...and of course, it would be nice to have a mandrel to bend those around and for staking rivets. The original housings aren't perfectly round (being only 0.027" thick steel) and the strip of metal has a simple overlap at the bottom, but on average, I measure the diameter at 1.650" so we can shave another small scrap of metal down to that diameter.

Image



At 1.650" diameter, if I pi x d it right, should give a length of 4.79" around the circumference + .350" for overlap, and we might as well call it 5.150" for round numbers of the strip length.


The next piece of the puzzle is a metal disk for the base. This time, 0.043 thick x 1.750" diameter with a dimple in the center! The disk is easy - just a quick run on the mill to get all the holes and a jig for the lathe to cut the disk. Might as well make a few since everything is set up.

Image

[lathe / jig pic has gone missing, so you will just have to imagine the strip above screwed to a plate and a cutter comes in and cuts the circumference of the disk]


The next part was a little more turning work. The base is 'dimpled' by about the thickness of the metal itself - to provide a recess for the rivets and still allow the hegie to set level. So after a bit more work on the lathe I had a punch and die set-up to stamp the bases. I goofed around for a week or more trying to decide what I was going to set up with a hydraulic jack or press to 'stamp' the metal. After kicking around several designs, I thought, "y'know... it's only ~0.040" sheet metal, maybe I can just clamp it in the bench vice", so that is what I ended up doing. Applying only a 'little' more pressure than normally comfortable with and the die closed up tight. So we'll consider that 'stamped'!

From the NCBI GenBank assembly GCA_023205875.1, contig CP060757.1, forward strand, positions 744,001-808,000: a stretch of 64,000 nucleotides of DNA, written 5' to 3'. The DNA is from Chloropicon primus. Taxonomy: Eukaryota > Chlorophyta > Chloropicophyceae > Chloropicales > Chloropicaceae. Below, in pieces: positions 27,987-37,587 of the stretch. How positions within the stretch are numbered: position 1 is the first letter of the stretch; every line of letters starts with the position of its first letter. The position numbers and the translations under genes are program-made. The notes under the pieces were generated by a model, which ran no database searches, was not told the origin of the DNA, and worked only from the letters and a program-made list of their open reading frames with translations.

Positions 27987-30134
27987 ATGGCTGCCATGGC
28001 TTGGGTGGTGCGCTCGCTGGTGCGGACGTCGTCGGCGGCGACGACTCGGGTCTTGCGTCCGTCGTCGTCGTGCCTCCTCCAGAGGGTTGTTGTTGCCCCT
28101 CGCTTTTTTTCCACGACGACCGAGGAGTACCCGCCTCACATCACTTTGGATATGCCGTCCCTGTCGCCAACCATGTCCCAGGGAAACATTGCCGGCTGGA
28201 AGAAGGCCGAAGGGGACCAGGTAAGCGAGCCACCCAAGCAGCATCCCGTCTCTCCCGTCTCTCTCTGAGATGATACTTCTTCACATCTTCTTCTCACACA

One more to go..
Image



Next up, I need to apply some identification while the strip housing is still flat. P, G, B and F ... Plate, Grid, Battery and Filament - just to keep all the leads straight ...and smaller 'PRI / SEC' stamps, too.


Image


Unfortunately, I don't have fancy 'typewriter' font stamps, or smaller stamps for the "PRI" and "SEC" lettering. Found one set of fancy stamps on ebay, but of course, it's missing the "B"! Most everything else seems to be a plain arial font. So, my next option is to engrave the letters.

But that gets into another project ...I've spent the past week or so getting my CNC mill in order...and by "in order" I mean finishing installing the stepper motors and building / wiring the 'brain box' ... tuning all parameters to actually work, etc... but that is a tale for a whole other forum!

Hopefully will have more radio progress soon!


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 Post subject: Re: Rebuilding the 1920's Homebrew Set
PostPosted: Nov Fri 27, 2020 2:52 pm 
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Not sure how I missed this thread. Some very impressive restoration work going on here and I am eager to see how it all goes up to final assembly and testing.
It really helps to have the machine tools to recreate the unobtainium parts you just can't get anywhere else.
Keep up the great work!

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 Post subject: Re: Rebuilding the 1920's Homebrew Set
PostPosted: Nov Fri 27, 2020 9:16 pm 
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Location: Dayton Ohio
Agreed! The work you're doing on this is amazing! I'm enjoying the ride :D

I will soon be getting a 9 X 20 lathe myself. I'm not sure where I will put it yet. Its one i've used before, so I'm familiar with it. This will replace the 7 X 10 I got from Harbor freight.

Keep up the great work!

-Steve

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-Pre-War FM
Consoles and floor models, the bigger, the better!